Environmental attorney Jerilyn Lopez Mendoza remembers vividly the night police officers showed up at her home, instructing her and her neighbors to evacuate because of a chlorine-gas leak nearby.
Mendoza, a sophomore in college at the time, fled with her family shortly after midnight to wait out the chemical scare in nearby Whittier. By then, she had grown accustomed to the oddities of living near the industrial section of Montebello, from the dozens of freight cars that stopped traffic each morning at railroad crossings to the strange smell that wafted through her city each summer.
But those experiences meant little until after college, when Mendoza went to a teach-in on the Persian Gulf War in San Francisco and heard an African-American community activist talk about lead-paint poisoning among low-income children. Suddenly, Mendoza began asking whether her working class, Mexican-American neighborhood suffered from its own disproportionate share of environmental problems.
“It was the first time I’d ever seen a person of color talking about environmental issues, and it just blew me away,” she says. “I was asking lots of questions, and she gave me a newsletter she was working on called ‘Race, Poverty and the Environment.’ It was like a light switched on in my head. All these things I had experienced were suddenly put into context.”
Mendoza soon found a way to tackle environmental justice issues head on: by getting a law degree and becoming an attorney with the group Environmental Defense. That organization worked with Los Angeles World Airports to come up with a plan for reducing the impact of jet noise on the neighborhoods that surround LAX, securing $500 million to pay for the soundproofing of homes and other environmental initiatives.
Even more significant, the 38-year-old Mendoza was tapped as one of five people assigned by Los Angeles Mayor Antonio Villaraigosa to oversee the Port of Los Angeles, which, combined with the Port of Long Beach, is the biggest source of diesel pollution in Southern California.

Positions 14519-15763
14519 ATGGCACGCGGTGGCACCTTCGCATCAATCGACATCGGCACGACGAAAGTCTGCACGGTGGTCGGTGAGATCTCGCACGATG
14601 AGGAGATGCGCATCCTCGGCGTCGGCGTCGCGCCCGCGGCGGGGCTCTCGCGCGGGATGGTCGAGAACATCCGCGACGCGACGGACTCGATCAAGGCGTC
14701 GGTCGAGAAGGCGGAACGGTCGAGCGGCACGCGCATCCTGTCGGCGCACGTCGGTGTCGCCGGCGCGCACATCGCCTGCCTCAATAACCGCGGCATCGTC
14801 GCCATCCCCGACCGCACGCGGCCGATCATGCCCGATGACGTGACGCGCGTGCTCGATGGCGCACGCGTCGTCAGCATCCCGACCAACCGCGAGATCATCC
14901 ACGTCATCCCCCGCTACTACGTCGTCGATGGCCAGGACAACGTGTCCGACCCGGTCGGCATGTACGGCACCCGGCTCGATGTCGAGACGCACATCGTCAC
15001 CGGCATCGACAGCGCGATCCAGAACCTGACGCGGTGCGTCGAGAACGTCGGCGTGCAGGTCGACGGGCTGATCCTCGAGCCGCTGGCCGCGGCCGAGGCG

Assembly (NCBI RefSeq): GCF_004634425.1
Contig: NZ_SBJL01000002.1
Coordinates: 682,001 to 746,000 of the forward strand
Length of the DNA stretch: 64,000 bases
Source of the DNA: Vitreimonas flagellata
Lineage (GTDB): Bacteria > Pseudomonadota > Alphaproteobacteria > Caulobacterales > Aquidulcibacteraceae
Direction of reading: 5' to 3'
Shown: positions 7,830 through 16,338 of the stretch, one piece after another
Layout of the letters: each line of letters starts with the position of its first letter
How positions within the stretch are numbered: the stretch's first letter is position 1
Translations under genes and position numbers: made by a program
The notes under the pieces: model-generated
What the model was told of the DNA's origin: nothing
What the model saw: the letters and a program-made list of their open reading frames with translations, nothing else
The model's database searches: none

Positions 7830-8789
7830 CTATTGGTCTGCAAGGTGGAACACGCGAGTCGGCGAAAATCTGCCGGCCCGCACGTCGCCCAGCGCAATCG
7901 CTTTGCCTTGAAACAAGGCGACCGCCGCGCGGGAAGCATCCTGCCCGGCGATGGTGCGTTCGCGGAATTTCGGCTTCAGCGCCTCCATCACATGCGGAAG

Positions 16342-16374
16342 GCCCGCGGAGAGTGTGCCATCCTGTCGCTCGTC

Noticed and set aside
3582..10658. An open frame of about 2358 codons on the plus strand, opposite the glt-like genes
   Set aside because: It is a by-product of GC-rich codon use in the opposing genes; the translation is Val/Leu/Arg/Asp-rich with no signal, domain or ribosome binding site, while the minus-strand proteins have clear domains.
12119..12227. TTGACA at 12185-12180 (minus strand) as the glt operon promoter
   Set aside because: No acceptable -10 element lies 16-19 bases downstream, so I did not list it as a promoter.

Since her appointment to the city’s harbor commission in July 2005, Mendoza has supervised the port’s effort to convert industrial stretches of waterfront in Wilmington and San Pedro into public space. And she has worked with the port to prepare a clean-air action plan, one that calls for the replacement of 16,000 “dirty” diesel trucks and upgrades to the ships and locomotives that move through the port.
Now a resident of Valley Village, Mendoza is frequently overshadowed by the harbor commission’s more flamboyant environmentalist — the cowboy-hat wearing S. David Freeman, a former Tennessean who speaks in a colorful, occasionally profanity-laced, drawl. But she is also the one who brings rigor to the commission’s deliberations, asking hard questions about the port’s business practices and its efforts to make port neighborhoods more liveable.
“She doesn’t let David just run the show,” observes Councilwoman Janice Hahn, whose district includes the port.
Under Mendoza’s watch, the harbor commission hired the port’s first female executive director — Geraldine Knatz, formerly of the Port of Long Beach. And its next step may be the most controversial yet: levying a fee on each container that passes through the port on its way to Southern California and the rest of the nation, and using the proceeds to pay for new environmental measures and port transportation projects.
The container fee has been vetoed repeatedly by Gov. Arnold Schwarzenegger up in Sacramento. But with Mendoza and Freeman in charge, the measure may just serve as the next big change at the nation’s busiest port complex.